Medical PTSD and People With Ehlers-Danlos Syndrome

I have lived with plain old PTSD for over 12 years. I am familiar with the panic attacks, the dissociation and the avoidance. I have made my peace with it for the most part – I know that the dissociation, however impractical, is there to protect me when things get too overwhelming, and for the most part I am now in control of my triggers. Of course I would rather not have it at all, but compared to a few years ago, the effects on my day-to-day life are minimal. I mention this because it’s from direct experience that I can say those same feelings and reactions are now linked with a new trigger for me. That trigger is medicine.

Something as small as going to the GP now sends me into overdrive. I am fearful that I will get the reactions that are so common for patients with EDS — the doubt, being looked at like it’s all “in your head” and being talked over by a doctor who refuses to listen. When I go to the doctor, I know it is a million times more likely I will be told that none of my conditions exist, or they are far too rare for someone like me to have, than for a doctor to actually accept that I am ill. They will sit and talk over my head to the person with me rather then make eye contact and discuss things with the 30-year-old woman in front of them. I am made to feel sub-human. I am made to feel “stupid,” attention-seeking and small. Worse still, I am now so disheartened that I spent over a year sitting with new and worsening symptoms without seeking further help.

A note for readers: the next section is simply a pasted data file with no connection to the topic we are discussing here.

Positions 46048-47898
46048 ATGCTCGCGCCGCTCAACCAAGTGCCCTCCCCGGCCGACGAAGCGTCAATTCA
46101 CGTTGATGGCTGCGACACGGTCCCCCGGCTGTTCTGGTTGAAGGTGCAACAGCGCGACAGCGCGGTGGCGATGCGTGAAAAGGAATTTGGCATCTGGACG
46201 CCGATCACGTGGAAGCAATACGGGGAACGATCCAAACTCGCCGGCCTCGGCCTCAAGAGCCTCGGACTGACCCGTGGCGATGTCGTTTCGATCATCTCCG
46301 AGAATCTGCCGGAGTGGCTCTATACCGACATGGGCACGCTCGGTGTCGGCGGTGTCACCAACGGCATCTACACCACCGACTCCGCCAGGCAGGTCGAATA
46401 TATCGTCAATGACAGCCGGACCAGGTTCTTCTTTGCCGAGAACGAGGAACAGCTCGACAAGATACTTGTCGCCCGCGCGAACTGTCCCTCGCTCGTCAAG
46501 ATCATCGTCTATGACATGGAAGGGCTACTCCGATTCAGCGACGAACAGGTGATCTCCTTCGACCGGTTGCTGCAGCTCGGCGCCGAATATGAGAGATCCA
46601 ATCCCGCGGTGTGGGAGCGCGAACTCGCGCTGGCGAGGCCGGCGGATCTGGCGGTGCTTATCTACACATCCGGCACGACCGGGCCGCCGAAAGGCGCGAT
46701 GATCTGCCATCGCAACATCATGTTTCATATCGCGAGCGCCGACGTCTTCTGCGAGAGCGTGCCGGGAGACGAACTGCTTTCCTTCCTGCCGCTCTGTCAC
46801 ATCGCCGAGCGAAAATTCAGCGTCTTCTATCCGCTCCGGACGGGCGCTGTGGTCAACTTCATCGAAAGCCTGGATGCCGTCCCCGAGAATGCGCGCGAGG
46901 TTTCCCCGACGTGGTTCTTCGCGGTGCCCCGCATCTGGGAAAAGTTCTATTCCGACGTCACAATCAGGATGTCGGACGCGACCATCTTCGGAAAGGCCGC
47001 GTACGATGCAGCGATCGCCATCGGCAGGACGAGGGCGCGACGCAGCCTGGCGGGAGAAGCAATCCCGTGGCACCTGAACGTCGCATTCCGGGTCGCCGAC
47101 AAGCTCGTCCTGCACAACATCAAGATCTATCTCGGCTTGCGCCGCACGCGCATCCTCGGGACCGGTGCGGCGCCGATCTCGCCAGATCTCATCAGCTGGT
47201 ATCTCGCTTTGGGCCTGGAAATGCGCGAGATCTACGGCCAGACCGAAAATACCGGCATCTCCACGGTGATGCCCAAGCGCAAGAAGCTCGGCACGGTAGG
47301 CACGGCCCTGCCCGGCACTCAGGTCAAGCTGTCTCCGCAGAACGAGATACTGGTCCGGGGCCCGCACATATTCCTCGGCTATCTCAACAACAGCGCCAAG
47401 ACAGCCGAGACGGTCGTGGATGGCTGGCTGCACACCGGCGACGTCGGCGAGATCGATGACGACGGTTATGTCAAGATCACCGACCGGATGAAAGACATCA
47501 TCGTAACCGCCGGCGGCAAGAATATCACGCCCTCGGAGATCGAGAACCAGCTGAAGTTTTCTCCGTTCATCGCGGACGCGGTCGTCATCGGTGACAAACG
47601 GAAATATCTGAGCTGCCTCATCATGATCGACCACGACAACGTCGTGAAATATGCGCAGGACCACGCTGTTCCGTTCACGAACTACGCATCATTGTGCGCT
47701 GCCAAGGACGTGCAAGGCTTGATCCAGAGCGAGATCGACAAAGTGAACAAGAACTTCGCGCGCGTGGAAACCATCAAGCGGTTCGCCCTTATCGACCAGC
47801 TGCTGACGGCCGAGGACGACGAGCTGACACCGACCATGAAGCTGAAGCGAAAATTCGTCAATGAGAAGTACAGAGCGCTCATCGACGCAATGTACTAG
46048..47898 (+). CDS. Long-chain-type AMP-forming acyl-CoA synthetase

This systemic neglect can cut deep into the mind of someone with a rare or chronic illness. It seems outrageous to belittle a patient to the extent that they no longer feel safe seeking medical care, but it appears to be a very common occurrence. I know so many others who now avoid medical intervention completely. We simply don’t have the energy to keep fighting anymore.

Recently I had to change GP surgery. It took four years of neglected referrals and wasted appointments to push me to a point where I had no choice. The reason for my reluctance to change was simple: there was no guarantee a new doctor would be any better, and I couldn’t face the idea of going through everything again, getting my hopes up and then being shot down once more. The more this happens, the worse it feels. I may have been strong once upon a time, but these days I have no energy left to withstand another onslaught.

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